Our veterinary team at Sweetwater Veterinary Clinic believes that prevention is an essential part of helping your kitty live a long and healthy life. Today our Santa Clarita vets talk about the FVRCP vaccine for cats and the conditions it helps to prevent.
Protect Your Cat with Core Vaccines
The FVRCP vaccine is one of the two core vaccines that are recommended for cats. Core vaccines are vaccines that are highly recommended for all cats regardless of whether they spend most of their time indoors or outdoors. The rabies vaccine is the other core vaccination, which isn't just recommended but is also required by law in the majority of states.
While you may think that your indoor kitty is safe from infectious diseases including the ones detailed below, the viruses that are responsible for these serious conditions in cats can survive on surfaces for up to a year. This means that if your indoor cat sneaks outside, if only for a minute, they are at risk of being exposed to a virus, and getting very sick.
Conditions the FVRCP Vaccine Prevents
The FVRCP vaccine is an extremely effective way to protect your kitty against 3 highly contagious and life-threatening feline diseases, Feline Viral Rhinotracheitis (that's the FVR part of the vaccine name), Feline Calicivirus (represented by the C), and Feline Panleukopenia (the P at the end of the vaccine name).
Feline Viral Rhinotracheitis (FHV-1)
It is believed that the feline viral rhinotracheitis (FVR, feline herpesvirus type 1, or FHV-1) is responsible for up to 80-90% of all infectious upper respiratory diseases in cats. This disease could affect your kitty's windpipe and nose, as well as cause problems throughout pregnancy.
Some of the common signs and symptoms of FVR include discharge from the eye and nose, sneezing, inflamed eyes and nose, and fever. These symptoms could be mild in adult cats that are healthy and can start to clear up in approximately 5-10 days, but in more serious situations the symptoms of FVR could last for 6 weeks or more.
In kittens, senior cats, and immune-compromised cats symptoms of FHV-1 may persist and worsen, leading to depression, loss of appetite, severe weight loss, and sores inside of your cat's mouth. Bacterial infections often occur in cats that are already ill with feline viral rhinotracheitis.
Even after the symptoms of FVR have cleared up the virus remains dormant in your cat's body and can flare up repeatedly over your kitty's lifetime.
Feline Calicivirus (FCV)
This virus is a major cause of upper respiratory infections and oral disease in cats.
Symptoms of feline calicivirus (FCV) include nasal congestion, sneezing, eye inflammation, and clear or yellow discharge from the infected cat's nose or eyes. Some cats will also develop painful ulcers on their tongue, palate, lips or nose due to FCV. Often cats infected with feline calicivirus suffer from loss of appetite, weight loss, fever, enlarged lymph nodes, squinting, and lethargy.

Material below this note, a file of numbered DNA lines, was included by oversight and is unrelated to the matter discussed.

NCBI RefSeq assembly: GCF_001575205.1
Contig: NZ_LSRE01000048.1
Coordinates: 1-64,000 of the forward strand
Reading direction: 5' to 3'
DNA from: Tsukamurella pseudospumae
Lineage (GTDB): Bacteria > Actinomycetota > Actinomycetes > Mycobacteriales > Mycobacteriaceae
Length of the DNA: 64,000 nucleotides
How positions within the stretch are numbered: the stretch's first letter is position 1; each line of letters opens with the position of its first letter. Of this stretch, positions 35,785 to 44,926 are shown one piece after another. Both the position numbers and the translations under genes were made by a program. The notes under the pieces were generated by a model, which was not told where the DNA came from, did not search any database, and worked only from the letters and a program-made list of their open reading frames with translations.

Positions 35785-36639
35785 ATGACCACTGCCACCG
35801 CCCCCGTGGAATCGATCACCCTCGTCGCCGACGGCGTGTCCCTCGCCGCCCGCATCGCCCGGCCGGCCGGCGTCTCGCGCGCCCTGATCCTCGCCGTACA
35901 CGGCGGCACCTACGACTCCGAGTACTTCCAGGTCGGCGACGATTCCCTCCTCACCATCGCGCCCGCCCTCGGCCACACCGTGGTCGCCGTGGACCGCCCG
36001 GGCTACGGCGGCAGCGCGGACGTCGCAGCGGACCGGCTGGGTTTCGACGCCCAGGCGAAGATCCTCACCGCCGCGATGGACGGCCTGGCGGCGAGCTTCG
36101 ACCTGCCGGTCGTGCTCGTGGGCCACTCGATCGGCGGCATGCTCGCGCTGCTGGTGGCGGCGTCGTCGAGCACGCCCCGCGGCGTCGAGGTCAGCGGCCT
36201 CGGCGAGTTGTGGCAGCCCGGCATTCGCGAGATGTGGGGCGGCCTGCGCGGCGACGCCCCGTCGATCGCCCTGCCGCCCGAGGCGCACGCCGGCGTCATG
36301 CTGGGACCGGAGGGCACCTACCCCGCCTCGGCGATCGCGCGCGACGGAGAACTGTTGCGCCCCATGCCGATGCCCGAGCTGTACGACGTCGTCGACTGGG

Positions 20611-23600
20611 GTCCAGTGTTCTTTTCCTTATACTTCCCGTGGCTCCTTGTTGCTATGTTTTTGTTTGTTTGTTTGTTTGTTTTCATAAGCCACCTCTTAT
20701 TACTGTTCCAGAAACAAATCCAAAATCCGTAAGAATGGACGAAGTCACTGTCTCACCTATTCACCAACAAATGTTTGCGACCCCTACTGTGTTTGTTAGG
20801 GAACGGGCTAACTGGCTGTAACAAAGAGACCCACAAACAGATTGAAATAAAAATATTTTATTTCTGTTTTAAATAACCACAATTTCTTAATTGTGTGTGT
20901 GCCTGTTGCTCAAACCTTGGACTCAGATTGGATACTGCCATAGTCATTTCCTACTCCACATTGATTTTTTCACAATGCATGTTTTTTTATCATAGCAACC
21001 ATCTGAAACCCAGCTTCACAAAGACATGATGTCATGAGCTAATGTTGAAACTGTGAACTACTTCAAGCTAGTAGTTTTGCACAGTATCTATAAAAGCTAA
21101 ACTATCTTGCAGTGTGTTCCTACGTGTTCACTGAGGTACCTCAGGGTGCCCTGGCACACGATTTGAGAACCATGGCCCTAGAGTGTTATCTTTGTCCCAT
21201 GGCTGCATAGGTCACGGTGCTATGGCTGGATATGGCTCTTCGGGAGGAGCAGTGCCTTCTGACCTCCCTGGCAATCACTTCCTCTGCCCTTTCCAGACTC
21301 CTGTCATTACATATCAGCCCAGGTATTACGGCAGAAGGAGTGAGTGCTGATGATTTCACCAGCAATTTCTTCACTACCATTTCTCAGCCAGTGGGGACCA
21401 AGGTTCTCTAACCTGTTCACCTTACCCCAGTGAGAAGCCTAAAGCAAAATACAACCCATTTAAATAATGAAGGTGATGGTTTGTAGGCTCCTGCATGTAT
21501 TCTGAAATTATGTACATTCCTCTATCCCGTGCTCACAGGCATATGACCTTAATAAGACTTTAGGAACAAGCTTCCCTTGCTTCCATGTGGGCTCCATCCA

You need to remember that there are various different strains of FCV. Some cause fluid buildups in the lungs (pneumonia), while others cause symptoms such as lameness, joint pain, and fever.
Feline Panleukopenia (FPL)
Feline Panleukopenia (FPL) is an extremely common and serious virus in cats that causes damage to bone marrow, lymph nodes, and the cells lining your cat's intestines. Symptoms of FPL include depression, loss of appetite, high fever, lethargy, vomiting, severe diarrhea, nasal discharge, and dehydration.
Cats infected with FPL often develop secondary infections as the result of the weakened state of their immune systems. Although this disease can attack cats of any age it is often fatal in kittens.
There are currently no medications available to kill the virus that causes FPL so treating cats with feline panleukopenia involves symptoms such as dehydration and shock through intravenous fluid therapy and intensive nursing care.
When Cats Should Get the FVRCP Vaccination
To make sure your cat is given the best protection possible against FHV, FCV, and FPL you need to make sure they get their first FVRCP vaccination when they are around 6-8 weeks old as well as their booster shots every three or four weeks until they are roughly 16-20 weeks old. Following this your kitty will require another booster when they are just over one year old, then every 3 years during their lifetime.
Contact your veterinarian to learn more about the recommended vaccination schedule for cats in your area.
Possible Reactions to the FVRCP Vaccine
It's not common for cats to develop side effects from vaccines, but when they do arise they are generally very mild. Most cats that do develop side effects will experience a slight fever and feel a little 'off' for a couple of days. However, It is not unusual for there to be a little bit of swelling at the injection site.
In a few extremely rare situations, more serious reactions can occur. In these cases, symptoms tend to appear before the cat has even left the vet's office, although they can arise up to 48 hours after the vaccination has been administered. More severe reaction symptoms could include swelling around the lips and eyes, hives, itchiness, diarrhea, fever, vomiting, and difficulties breathing.
If your cat is exhibiting any of the above severe reaction symptoms call your vet straight away or take your kitty to the closest emergency veterinary hospital.
Note: The advice provided in this post is intended for informational purposes and does not constitute medical advice regarding pets. For an accurate diagnosis of your pet's condition, please make an appointment with your vet.